Missy Higgins concert review

Missy Higgins

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Though she’s already hit superstar status in her native Australia, singer-songwriter Missy Higgins appeared believably wide-eyed about playing a sold out club date at New York’s Bowery Ballroom. “We’ve been fantasizing about this show on the bus for weeks,” the 23-year-old gushed to the rapt crowd at the start, as if she had simply lucked out to land a date at the small yet gorgeous downtown venue. “I can’t believe it’s finally here.”

Leaving aside her rapidly rising hype meter – her songs have recently popped up on both “Smallville” and “Grey’s Anatomy” – the young and ridiculously pretty Higgins is hardly full of herself. Her running banter throughout the night was witty, off-the-cuff, and self-deprecating. When one of the many crush-afflicted attendees shouted out “You’re beautiful” between songs, prompting both laughter and seconding applause, Higgins merely stepped to the mic and performed an impromptu – and dead-on -- James Blunt impression.

You get the point. She’s hopelessly likeable.

But all of this would be easy to dismiss if Higgins were just another post-Lilith coffeehouse wannabe, caught up in her own preciousness.

On the contrary, Higgins is a super-serious pop songwriting craftswoman, schooled on Split Enz and Crowded House from her earliest days in Oz. Her minor-key melodies, left-turn chord changes – even her batty running commentaries – recall her hero Neil Finn, who fittingly guest-starred on two songs on her recently U.S.-released, Mitchell Froom-produced second LP, On a Clear Night.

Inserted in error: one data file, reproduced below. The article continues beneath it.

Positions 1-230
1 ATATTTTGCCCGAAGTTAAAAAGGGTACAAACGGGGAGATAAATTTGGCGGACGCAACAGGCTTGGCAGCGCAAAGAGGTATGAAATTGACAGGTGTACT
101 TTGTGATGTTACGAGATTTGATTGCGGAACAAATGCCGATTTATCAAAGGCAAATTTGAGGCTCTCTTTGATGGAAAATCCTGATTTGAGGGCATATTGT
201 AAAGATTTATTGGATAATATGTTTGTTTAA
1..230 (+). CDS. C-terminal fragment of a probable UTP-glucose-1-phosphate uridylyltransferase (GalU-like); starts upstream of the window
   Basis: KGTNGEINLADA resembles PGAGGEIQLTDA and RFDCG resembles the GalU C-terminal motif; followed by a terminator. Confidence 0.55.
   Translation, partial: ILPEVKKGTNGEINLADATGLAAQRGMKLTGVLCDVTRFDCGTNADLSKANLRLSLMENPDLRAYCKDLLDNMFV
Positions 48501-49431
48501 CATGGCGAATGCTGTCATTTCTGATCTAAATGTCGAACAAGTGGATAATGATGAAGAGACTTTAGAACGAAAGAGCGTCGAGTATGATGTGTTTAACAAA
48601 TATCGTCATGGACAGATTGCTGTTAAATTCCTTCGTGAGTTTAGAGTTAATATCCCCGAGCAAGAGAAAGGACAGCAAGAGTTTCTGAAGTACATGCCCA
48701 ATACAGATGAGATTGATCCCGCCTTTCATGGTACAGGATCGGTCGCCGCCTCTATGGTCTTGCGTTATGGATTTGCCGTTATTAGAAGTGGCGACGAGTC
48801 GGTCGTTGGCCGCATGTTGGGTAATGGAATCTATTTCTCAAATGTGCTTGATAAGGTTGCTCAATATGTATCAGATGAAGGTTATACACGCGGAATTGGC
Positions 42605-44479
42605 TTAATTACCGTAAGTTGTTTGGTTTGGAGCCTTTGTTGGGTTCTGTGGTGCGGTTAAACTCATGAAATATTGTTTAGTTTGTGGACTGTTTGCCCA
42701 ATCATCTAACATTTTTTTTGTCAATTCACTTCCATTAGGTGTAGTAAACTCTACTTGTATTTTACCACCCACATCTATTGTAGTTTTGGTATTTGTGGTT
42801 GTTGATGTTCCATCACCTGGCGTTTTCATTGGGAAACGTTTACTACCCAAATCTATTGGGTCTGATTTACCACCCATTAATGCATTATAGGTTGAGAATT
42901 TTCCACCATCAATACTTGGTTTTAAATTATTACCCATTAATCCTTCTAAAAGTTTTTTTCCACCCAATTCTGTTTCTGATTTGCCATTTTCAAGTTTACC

The slight, energetic Higgins can also belt it out like a rock star. Certain singers – paging Neil Finn again – have a way of cutting through a live mix without any conspicuous effort. Higgins is no different, albeit with a few added quirks, chief among them her very thick and recognizable accent, which many vocalists obscure while singing. Not Missy.

Higgins’ able five-piece band played sparsely, adding vibe and atmosphere to the artist’s mostly mid-tempo, slightly swinging arrangements. Highlights of the set, however, were more driving selections such as “Going North,” which featured an angelic a cappella bridge and a sped-up outro, and the post-breakup kiss-off “Peachy,” which Higgins called “the closest thing to a rock song that I have.” Her segues from guitar to keys also nicely broke up the set. In particular, her determined performance of new album opener “Where I Stood” seemed to double the room’s crush quotient.

Higgins closed the show by explaining with little pretense that she does not believe in encores. She explained that coyly walking off stage and wishing everyone a good night, when both artist and audience know full well that there are two or three songs left to be played, “always makes me feel like a bit of a dickhead, ya know?” Proceeding with a few well-known numbers that would have been in the encore, she helpfully offered that one could pretend if one wished that she had just left the stage and returned triumphantly for more. 

The energy dipped in one or two spots during Higgins’ Bowery Ballroom performance, but Higgins’ winsome stage presence and preternaturally deep batch of strong, beautiful-sad pop tunes won the night.


The Battle
Ten Days
Dusty Road
Going North
This is How It Goes
Where I Stood
Forgive Me
Any Day Now
Don't Ever
Wrong Girl
Warm Whispers
100 Round the Bends

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